St Winefride’s Catholic Primary School
St Winefride’s Catholic Primary School has apologised for any offence caused Google Maps

A primary school in east London has apologised after it asked parents and carers to dress their children up as slaves wearing "dirty and worn out clothes" for Black History Month.

St Winefride's Catholic Primary School in Newham sent a letter informing parents that there would be a special assembly as part of a series of events to mark Black History Month. It suggested not to wash their children's clothes and possibly "stain them with tea or coffee to look more authentic".

The letter also encouraged girls to wear fabric head wraps and the boys to come in with straw hats or berets. Parents described their anger at the school for suggesting they dress up their children as slaves.

One parent, who did not wish to be named, told the Newham Recorder: "You wouldn't ask Jewish children to come in and re-enact the Holocaust."

Headteacher Paul Underwood apologised on behalf of his school for the "unauthorised letter" believed to have been sent by a rogue teacher and which was not seen by senior members of staff beforehand.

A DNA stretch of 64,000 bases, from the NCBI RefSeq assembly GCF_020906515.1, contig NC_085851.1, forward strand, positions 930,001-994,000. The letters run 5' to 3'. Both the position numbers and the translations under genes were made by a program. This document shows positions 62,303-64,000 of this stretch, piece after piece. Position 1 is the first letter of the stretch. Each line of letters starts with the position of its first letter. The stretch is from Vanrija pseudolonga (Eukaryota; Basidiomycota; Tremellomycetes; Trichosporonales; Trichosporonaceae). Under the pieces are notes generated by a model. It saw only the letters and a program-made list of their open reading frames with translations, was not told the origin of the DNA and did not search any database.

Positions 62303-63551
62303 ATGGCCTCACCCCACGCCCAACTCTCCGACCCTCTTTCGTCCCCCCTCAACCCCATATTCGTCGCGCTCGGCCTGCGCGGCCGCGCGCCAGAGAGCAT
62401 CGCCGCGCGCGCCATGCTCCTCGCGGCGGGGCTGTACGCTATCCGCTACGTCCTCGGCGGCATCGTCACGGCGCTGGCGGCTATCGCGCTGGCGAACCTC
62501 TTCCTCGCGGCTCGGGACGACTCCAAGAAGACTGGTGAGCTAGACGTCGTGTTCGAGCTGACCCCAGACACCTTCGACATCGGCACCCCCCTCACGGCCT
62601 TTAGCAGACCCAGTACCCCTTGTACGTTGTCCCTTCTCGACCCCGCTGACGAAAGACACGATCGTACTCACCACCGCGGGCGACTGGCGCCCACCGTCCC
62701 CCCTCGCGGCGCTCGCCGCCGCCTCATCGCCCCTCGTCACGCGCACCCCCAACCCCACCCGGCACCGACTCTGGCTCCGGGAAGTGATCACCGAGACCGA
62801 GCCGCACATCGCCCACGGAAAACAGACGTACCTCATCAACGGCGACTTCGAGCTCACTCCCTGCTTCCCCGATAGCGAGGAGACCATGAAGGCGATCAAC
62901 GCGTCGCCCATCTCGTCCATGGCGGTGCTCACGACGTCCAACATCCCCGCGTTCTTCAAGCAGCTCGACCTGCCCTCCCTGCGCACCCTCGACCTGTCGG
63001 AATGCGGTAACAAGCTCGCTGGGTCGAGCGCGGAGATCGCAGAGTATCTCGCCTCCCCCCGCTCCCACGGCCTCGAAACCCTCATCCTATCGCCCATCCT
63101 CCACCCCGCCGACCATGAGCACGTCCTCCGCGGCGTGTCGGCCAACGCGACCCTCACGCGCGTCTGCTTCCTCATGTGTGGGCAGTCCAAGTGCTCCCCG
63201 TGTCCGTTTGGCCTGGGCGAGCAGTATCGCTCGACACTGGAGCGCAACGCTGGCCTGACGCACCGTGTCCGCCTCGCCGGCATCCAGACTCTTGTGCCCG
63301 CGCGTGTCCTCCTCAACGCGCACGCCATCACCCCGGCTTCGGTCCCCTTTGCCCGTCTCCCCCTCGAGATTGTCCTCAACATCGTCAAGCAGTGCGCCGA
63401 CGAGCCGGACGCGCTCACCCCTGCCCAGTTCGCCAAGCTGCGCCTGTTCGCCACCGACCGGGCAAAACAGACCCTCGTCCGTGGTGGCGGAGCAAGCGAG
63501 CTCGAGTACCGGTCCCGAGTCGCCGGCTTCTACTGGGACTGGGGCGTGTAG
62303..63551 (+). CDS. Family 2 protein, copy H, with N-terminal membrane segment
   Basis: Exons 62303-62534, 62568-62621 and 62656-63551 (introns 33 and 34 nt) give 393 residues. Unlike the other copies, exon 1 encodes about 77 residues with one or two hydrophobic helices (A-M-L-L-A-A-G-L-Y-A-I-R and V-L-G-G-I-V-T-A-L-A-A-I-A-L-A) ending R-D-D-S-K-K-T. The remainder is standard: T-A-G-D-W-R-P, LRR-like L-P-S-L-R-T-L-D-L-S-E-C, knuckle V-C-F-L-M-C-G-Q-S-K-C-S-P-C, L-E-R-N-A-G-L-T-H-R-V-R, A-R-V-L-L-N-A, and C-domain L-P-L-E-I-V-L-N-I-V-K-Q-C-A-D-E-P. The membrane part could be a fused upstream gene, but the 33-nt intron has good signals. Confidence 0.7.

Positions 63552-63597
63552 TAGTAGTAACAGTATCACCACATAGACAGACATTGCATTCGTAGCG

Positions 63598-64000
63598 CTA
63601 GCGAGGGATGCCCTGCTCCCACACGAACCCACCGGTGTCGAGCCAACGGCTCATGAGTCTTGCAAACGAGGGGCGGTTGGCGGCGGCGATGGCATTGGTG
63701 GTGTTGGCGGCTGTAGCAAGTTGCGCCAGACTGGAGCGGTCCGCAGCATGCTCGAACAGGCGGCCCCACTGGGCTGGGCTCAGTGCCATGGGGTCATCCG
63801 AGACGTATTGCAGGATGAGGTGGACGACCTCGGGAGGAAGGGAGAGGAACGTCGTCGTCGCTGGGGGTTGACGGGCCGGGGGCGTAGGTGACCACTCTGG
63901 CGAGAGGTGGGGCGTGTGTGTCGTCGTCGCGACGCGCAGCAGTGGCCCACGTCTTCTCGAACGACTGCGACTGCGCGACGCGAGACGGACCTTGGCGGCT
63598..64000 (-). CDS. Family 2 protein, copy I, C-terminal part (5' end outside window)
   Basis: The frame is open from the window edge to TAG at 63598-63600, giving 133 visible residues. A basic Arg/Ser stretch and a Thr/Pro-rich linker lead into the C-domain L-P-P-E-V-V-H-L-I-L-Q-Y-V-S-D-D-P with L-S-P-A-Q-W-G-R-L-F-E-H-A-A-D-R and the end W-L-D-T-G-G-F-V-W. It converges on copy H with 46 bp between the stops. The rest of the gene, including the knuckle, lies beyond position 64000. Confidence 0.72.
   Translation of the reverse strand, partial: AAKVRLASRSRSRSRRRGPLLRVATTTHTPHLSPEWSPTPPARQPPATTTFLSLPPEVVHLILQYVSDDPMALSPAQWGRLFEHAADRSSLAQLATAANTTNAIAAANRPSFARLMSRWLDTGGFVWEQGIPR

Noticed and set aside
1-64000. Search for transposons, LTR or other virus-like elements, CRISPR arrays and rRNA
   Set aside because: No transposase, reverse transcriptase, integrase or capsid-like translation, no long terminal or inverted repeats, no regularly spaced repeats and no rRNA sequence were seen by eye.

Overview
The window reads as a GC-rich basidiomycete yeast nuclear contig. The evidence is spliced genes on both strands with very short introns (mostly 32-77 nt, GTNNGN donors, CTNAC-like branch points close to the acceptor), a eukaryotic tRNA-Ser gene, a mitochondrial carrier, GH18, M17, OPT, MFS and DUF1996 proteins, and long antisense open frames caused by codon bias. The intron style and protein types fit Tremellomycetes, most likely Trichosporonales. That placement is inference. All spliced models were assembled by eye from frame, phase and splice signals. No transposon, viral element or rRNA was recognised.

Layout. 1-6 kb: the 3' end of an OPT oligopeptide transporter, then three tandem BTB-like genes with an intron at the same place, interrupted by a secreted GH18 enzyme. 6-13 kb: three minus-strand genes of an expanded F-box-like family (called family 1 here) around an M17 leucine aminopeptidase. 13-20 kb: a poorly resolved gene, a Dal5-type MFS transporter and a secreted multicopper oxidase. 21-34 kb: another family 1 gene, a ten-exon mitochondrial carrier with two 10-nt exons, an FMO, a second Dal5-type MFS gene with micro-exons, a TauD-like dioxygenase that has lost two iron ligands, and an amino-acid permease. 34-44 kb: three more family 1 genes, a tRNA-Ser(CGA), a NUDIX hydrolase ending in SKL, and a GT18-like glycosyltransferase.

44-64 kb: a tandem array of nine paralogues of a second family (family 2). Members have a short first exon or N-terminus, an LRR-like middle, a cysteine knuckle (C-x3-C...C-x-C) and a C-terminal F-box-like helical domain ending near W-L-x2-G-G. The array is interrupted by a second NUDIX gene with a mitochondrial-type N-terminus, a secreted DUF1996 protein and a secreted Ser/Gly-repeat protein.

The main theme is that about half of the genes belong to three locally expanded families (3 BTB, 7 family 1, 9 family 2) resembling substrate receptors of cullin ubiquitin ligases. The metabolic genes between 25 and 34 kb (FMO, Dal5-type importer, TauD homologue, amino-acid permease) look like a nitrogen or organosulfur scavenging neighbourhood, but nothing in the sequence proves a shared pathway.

A spokesperson for the school added: "We deeply regret the offence caused to our pupils and school community. This letter was sent out without the approval of the school's senior management team or governors.

"We have written to those who received the letter to apologise and we have also spoken to the members of staff involved and taken steps to ensure an incident like this does not happen again. We understand the importance of Black History Month and celebrate this by studying the success and achievements of black role models.

"The content of this letter is not in keeping with the ethos of the school or a reflection of how the school celebrates Black History Month."